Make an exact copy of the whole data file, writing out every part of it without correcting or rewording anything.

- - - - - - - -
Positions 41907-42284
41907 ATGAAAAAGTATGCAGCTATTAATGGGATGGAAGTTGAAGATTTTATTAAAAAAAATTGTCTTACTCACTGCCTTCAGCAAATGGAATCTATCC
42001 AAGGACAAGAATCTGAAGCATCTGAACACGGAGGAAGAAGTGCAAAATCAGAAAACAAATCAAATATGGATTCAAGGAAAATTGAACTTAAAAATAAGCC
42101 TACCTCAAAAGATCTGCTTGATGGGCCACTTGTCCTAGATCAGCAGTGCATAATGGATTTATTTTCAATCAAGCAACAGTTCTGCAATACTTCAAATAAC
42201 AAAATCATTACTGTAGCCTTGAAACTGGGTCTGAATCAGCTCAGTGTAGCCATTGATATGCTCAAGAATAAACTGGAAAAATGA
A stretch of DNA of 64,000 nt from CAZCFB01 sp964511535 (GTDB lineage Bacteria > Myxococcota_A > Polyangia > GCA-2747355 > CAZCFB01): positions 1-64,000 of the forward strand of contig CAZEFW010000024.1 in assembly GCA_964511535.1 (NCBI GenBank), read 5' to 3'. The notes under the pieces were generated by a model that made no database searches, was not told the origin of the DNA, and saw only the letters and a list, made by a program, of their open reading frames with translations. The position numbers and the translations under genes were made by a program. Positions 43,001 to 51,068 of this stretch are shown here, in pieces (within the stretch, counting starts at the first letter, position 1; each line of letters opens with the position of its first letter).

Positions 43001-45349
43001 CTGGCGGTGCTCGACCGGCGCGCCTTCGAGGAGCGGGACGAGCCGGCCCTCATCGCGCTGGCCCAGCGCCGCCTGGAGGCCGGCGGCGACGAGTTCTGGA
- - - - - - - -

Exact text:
Positions 41907-42284
41907 ATGAAAAAGTATGCAGCTATTAATGGGATGGAAGTTGAAGATTTTATTAAAAAAAATTGTCTTACTCACTGCCTTCAGCAAATGGAATCTATCC
42001 AAGGACAAGAATCTGAAGCATCTGAACACGGAGGAAGAAGTGCAAAATCAGAAAACAAATCAAATATGGATTCAAGGAAAATTGAACTTAAAAATAAGCC
42101 TACCTCAAAAGATCTGCTTGATGGGCCACTTGTCCTAGATCAGCAGTGCATAATGGATTTATTTTCAATCAAGCAACAGTTCTGCAATACTTCAAATAAC
42201 AAAATCATTACTGTAGCCTTGAAACTGGGTCTGAATCAGCTCAGTGTAGCCATTGATATGCTCAAGAATAAACTGGAAAAATGA
A stretch of DNA of 64,000 nt from CAZCFB01 sp964511535 (GTDB lineage Bacteria > Myxococcota_A > Polyangia > GCA-2747355 > CAZCFB01): positions 1-64,000 of the forward strand of contig CAZEFW010000024.1 in assembly GCA_964511535.1 (NCBI GenBank), read 5' to 3'. The notes under the pieces were generated by a model that made no database searches, was not told the origin of the DNA, and saw only the letters and a list, made by a program, of their open reading frames with translations. The position numbers and the translations under genes were made by a program. Positions 43,001 to 51,068 of this stretch are shown here, in pieces (within the stretch, counting starts at the first letter, position 1; each line of letters opens with the position of its first letter).

Positions 43001-45349
43001 CTGGCGGTGCTCGACCGGCGCGCCTTCGAGGAGCGGGACGAGCCGGCCCTCATCGCGCTGGCCCAGCGCCGCCTGGAGGCCGGCGGCGACGAGTTCTGGA